This is a starker, darker Ripley, shot in the most gorgeous monochromatic black and white by Academy Award winner Robert Elswit (There Will Be Blood). It’s steeped in film noir of the 1940s and 50s like The Third Man, Strangers on a Train and Touch of Evil. Every corner, every stairwell holds a shadowy, byzantine mystery. “Always the light,” a priest mutters to Tom as he gazes upon a Caravaggio triptych. Indeed, and Elswit takes it to heart. There’s a shot of a car on road near the aqueduct outside of Rome in the middle of the night, the moonlight bursting through the trees, that is so stunning it’s among the most jaw-dropping I’ve ever seen. Lucio, cat guest star extraordinaire so important he has an entire episode named after him, knows and sees all and factors into the series’ second best shot (and don’t worry, he stays safe the whole season). Working in concert with an exquisite score from Jeff Russo (FX’s Fargo) and gorgeous period detail from production designer David Gropman (Life of Pi, The Cider House Rules) make for the best looking show of the year.

Multiple works of Caravaggio feature prominently in Ripley, with his 1610 painting David with the Head of Goliath having the most impact. In one interpretation it’s that of the painter himself depicted as both the killer and the victim, presenting Tom with his own created duality and fortifies the genius of the casting of Scott as an older Ripley forced to look at his own chiaroscuro life through the lens of one of history’s most notorious artists, a sexually ambiguous murderer who spend his life gallivanting around Italy, bouncing from Rome to Naples to Sicily. 

The queer elements of Tom Ripley have always been subtextual and Highsmith herself repeatedly said that he wasn’t gay and while the ‘99 film pushed that envelope more overtly (that bathtub scene) there’s even less to be had here, which might prove a controversial choice to some, given the freedom that television streamers provide. As Tom and Dickie sit on the beach they see a group barely clothed men forming a pyramid on the sand. Tom marvels at their feat, applauding while Dickie calls them “dandelions, fairies.” “So what if they are?” asks Tom after a pause. Later Dickie tells Marge he thinks Tom might be queer to which Marge quips, “I don’t think he’s sexual at all.” And that’s closer to the truth; Tom’s obsessions aren’t for sexual conquest, it’s a submersion of self.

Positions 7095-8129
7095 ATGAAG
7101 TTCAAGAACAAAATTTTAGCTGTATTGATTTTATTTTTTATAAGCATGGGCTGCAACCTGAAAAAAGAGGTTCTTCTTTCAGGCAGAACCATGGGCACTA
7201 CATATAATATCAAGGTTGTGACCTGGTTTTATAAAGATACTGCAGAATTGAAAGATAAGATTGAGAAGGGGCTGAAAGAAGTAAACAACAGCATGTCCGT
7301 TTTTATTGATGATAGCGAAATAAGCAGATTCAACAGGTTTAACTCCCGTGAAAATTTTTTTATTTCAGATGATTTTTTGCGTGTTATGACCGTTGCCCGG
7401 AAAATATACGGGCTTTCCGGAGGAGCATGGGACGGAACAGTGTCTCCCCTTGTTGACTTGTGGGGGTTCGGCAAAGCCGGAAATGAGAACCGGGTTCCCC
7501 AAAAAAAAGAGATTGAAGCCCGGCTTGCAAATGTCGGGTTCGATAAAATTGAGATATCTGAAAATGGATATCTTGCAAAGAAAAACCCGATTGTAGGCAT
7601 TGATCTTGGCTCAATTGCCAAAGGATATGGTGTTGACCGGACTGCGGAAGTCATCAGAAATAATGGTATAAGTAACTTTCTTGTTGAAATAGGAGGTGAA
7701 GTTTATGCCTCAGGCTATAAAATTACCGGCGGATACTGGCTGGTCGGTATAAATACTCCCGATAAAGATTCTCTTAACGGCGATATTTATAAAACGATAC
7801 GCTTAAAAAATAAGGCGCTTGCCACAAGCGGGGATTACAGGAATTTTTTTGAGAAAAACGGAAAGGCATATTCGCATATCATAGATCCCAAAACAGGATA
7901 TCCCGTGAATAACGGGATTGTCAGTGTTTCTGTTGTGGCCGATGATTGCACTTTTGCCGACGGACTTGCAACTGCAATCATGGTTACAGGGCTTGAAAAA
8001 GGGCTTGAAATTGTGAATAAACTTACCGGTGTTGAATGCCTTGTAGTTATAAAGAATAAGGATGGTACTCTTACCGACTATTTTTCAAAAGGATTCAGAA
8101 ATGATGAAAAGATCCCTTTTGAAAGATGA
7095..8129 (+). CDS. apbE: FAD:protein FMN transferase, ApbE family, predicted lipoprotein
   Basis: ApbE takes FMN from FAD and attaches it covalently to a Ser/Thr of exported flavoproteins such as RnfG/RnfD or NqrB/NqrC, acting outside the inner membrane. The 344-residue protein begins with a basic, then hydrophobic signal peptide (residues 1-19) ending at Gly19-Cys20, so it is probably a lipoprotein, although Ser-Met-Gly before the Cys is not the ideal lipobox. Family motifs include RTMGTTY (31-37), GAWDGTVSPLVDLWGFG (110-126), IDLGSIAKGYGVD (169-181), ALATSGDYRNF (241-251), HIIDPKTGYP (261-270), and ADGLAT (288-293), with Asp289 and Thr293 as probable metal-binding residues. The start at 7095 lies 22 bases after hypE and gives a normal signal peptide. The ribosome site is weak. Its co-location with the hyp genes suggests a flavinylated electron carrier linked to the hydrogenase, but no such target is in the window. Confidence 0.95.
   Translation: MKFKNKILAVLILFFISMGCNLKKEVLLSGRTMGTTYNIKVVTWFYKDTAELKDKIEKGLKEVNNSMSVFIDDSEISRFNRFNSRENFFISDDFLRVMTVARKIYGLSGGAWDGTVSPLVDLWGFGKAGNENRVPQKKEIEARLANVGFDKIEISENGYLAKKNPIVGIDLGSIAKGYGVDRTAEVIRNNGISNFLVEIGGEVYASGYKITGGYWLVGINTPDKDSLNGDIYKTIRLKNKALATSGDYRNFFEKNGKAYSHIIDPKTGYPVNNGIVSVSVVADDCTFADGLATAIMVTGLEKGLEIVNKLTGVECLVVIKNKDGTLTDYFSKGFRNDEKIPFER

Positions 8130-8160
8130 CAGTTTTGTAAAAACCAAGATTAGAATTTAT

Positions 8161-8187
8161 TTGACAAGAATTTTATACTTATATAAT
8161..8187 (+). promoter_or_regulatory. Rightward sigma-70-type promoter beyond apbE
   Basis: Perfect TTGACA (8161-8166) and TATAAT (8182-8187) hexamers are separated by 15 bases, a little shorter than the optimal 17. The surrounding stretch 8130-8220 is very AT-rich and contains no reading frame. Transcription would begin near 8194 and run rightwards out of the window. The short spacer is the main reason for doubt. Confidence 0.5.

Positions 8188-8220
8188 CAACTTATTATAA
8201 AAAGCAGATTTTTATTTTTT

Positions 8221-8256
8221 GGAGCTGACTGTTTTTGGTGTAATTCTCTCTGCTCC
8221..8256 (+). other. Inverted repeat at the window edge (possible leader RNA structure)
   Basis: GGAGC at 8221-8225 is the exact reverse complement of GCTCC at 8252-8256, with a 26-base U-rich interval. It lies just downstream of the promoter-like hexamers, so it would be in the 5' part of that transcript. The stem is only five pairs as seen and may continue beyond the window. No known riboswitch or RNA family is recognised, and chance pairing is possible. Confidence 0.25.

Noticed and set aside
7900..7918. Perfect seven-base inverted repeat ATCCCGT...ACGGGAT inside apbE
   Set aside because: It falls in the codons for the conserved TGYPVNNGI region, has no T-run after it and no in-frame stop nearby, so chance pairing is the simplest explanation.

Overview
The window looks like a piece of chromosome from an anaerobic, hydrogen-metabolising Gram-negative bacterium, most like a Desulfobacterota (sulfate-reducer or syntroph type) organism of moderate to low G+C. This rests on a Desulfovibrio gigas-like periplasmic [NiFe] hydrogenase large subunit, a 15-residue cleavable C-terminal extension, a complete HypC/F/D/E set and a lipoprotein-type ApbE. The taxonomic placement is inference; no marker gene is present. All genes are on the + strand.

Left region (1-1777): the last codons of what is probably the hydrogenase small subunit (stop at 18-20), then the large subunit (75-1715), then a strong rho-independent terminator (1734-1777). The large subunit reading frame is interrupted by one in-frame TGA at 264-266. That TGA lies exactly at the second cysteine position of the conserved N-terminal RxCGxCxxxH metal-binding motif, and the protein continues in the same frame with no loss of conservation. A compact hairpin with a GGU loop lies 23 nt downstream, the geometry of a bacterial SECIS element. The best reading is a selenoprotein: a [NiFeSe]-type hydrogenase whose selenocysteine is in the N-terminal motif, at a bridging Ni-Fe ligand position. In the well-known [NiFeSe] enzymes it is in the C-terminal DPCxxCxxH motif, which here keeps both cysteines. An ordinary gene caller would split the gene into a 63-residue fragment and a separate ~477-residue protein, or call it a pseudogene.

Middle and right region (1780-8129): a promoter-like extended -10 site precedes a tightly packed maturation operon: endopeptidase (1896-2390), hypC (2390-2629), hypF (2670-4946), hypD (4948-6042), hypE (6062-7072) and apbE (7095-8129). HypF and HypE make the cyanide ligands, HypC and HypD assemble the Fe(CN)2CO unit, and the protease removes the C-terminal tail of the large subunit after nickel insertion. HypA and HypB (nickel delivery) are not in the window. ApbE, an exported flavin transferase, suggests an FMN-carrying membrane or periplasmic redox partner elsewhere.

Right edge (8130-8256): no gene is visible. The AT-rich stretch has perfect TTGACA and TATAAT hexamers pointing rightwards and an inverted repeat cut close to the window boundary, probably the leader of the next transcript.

Steven Zaillian has crafted the year’s most luxurious slow burn and Andrew Scott is spectacular in one of the best performances of his career.

Grade: A

Netflix will release the entire 8-episode limited series Ripley on April 4, 2024.

Erik Anderson

Erik Anderson is the founder/owner and Editor-in-Chief of AwardsWatch and has always loved all things Oscar, having watched the Academy Awards since he was in single digits; making lists, rankings and predictions throughout the show. This led him down the path to obsessing about awards. Much later, he found himself in film school and the film forums of GoldDerby, and then migrated over to the former Oscarwatch (now AwardsDaily), before breaking off to create AwardsWatch in 2013. He is a Rotten Tomatoes-approved critic, accredited by the Cannes Film Festival, Telluride Film Festival, Toronto International Film Festival and more, is a member of the International Cinephile Society (ICS), The Society of LGBTQ Entertainment Critics (GALECA), Hollywood Critics Association (HCA) and the International Press Academy. Among his many achieved goals with AwardsWatch, he has given a platform to underrepresented writers and critics and supplied them with access to film festivals and the industry and calls the Bay Area his home where he lives with his husband and son.